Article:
They constitute 1 per cent of the Stock Exchange of Thailand’s market capitalisation.
SET president Charamporn Jotikasthira said yesterday that these companies had suffered severely from the floods and all had halted production.
The exact loss figures are not known yet and will be assessed by the Thai Listed Companies Association.
As a part of the flood-relief measures, the SET has given the companies more time to submit their third-quarter financial statements.
Most affected companies are in the real sector. How fast they can recover depends on each company’s situation.
The SET tested its trading system on Monday and found it fully functioning during in both day and night sessions. The system is capable of trading until 10.30pm.
The bourse’s back-up com-puter system is in a safe place and unlikely to be flooded because
of well-prepared protection. Information-technology officers have been dispatched there to keep a 24-hour watch for more than a week.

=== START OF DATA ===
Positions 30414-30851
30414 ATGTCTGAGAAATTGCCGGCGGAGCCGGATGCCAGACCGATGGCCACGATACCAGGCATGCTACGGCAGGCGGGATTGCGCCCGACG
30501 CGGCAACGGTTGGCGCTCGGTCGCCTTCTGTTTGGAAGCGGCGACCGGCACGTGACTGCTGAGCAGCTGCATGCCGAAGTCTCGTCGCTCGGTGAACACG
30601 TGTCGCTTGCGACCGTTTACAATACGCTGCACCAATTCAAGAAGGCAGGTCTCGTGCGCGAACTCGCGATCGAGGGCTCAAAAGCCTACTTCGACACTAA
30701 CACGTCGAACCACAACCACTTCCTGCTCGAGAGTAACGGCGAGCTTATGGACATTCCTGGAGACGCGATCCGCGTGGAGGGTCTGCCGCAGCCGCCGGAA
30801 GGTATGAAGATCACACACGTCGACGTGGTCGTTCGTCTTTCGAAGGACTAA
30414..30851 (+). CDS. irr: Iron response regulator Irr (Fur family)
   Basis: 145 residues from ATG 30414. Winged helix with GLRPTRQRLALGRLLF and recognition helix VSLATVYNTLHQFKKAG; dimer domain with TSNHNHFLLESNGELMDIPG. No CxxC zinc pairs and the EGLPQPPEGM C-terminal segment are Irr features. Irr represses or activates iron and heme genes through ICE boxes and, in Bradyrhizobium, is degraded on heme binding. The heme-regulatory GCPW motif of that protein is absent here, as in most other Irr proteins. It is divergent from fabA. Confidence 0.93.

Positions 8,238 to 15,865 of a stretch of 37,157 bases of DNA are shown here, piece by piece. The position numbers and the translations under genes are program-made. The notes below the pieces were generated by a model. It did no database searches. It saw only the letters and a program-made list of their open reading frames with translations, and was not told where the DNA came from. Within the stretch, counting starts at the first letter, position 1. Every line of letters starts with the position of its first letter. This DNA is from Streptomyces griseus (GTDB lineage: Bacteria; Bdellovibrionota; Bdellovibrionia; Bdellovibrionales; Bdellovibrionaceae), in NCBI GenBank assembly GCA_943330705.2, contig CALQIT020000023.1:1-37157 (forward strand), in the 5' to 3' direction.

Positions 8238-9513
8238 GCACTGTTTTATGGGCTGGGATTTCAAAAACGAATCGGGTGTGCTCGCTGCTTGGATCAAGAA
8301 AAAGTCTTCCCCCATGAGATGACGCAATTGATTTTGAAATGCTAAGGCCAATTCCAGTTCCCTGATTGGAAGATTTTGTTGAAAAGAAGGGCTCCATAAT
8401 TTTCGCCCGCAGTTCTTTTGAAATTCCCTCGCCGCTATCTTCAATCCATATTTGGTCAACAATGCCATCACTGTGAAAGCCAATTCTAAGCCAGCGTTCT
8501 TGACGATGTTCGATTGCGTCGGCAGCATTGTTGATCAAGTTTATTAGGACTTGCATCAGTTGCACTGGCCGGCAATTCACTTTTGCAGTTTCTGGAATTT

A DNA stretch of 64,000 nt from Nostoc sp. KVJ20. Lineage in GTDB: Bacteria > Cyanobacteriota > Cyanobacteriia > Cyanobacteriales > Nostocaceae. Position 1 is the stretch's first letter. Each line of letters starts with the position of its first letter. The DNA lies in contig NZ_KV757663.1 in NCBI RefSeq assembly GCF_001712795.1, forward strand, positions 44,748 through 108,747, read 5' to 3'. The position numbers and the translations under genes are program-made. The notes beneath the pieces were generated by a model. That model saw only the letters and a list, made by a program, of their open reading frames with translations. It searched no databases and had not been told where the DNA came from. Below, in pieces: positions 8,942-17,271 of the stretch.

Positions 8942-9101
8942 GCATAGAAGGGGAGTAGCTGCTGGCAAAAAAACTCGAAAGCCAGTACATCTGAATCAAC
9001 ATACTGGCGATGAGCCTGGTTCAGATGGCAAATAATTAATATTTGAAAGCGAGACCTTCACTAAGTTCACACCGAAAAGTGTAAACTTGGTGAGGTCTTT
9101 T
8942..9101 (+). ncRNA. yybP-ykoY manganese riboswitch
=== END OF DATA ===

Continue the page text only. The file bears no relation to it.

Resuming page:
The SET’s trading system will not have problems due to the flooding and all securities houses are likely to be prepared for the flood, Charamporn said.
The SET’s main buildings close to Bangkok’s Klong Toei area are also protected by a 1.5-metre-high steel dyke, which could prevent inundation if the Chao Phraya River rises higher than 3.5 metres and overflows. However, this is unlikely, he said.
The floods could reoccur in the future and then the SET would probably review its flood-prevention plan. Currently, there is no sign of a decline in the confidence of foreign investors, who have continued to buy shares in line with regional stock markets. They are little concerned over the flood impact, Charamporn said.
Source: The Nation